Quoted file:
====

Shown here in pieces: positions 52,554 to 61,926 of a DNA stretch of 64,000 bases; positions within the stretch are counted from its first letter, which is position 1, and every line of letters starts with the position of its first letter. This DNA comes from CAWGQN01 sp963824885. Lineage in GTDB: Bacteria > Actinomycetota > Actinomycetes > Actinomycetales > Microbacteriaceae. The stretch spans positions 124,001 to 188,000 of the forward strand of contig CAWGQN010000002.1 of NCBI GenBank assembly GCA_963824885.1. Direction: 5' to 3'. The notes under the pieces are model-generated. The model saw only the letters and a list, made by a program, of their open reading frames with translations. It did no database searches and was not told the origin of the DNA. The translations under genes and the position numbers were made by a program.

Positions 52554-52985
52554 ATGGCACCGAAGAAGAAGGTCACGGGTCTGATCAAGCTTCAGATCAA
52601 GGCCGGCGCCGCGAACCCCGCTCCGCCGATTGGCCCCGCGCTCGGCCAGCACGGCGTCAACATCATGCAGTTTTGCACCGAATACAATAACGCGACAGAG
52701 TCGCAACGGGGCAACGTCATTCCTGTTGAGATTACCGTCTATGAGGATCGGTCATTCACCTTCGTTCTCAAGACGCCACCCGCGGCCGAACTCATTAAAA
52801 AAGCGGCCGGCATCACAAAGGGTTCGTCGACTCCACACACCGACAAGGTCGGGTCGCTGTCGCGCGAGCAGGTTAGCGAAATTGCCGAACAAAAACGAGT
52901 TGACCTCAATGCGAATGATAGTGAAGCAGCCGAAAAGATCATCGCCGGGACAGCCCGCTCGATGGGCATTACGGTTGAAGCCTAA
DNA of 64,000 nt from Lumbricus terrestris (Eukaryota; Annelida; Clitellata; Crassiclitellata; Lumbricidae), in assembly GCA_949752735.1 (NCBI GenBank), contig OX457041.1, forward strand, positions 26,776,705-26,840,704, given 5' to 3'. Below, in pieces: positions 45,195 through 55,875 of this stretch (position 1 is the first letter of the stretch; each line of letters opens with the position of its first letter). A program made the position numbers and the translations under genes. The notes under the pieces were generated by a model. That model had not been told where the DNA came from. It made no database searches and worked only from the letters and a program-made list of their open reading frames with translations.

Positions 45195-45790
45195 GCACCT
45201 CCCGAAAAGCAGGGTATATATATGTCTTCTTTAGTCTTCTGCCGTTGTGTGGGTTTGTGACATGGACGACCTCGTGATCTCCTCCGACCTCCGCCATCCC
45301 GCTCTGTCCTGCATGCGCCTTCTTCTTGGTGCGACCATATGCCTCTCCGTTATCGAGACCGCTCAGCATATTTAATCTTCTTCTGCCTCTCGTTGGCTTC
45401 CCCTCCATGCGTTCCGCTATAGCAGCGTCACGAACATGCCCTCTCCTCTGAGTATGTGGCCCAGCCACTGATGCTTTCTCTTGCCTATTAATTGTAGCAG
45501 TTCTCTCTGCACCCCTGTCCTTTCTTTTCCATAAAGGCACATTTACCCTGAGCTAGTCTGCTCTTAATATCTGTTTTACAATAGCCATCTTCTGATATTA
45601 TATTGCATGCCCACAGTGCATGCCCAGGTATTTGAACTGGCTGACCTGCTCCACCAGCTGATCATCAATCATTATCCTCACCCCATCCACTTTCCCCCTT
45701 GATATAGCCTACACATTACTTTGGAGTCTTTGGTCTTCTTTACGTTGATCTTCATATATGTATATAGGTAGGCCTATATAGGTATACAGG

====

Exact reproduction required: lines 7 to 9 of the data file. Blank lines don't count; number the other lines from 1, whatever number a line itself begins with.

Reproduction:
52901 TGACCTCAATGCGAATGATAGTGAAGCAGCCGAAAAGATCATCGCCGGGACAGCCCGCTCGATGGGCATTACGGTTGAAGCCTAA
DNA of 64,000 nt from Lumbricus terrestris (Eukaryota; Annelida; Clitellata; Crassiclitellata; Lumbricidae), in assembly GCA_949752735.1 (NCBI GenBank), contig OX457041.1, forward strand, positions 26,776,705-26,840,704, given 5' to 3'. Below, in pieces: positions 45,195 through 55,875 of this stretch (position 1 is the first letter of the stretch; each line of letters opens with the position of its first letter). A program made the position numbers and the translations under genes. The notes under the pieces were generated by a model. That model had not been told where the DNA came from. It made no database searches and worked only from the letters and a program-made list of their open reading frames with translations.

Positions 45195-45790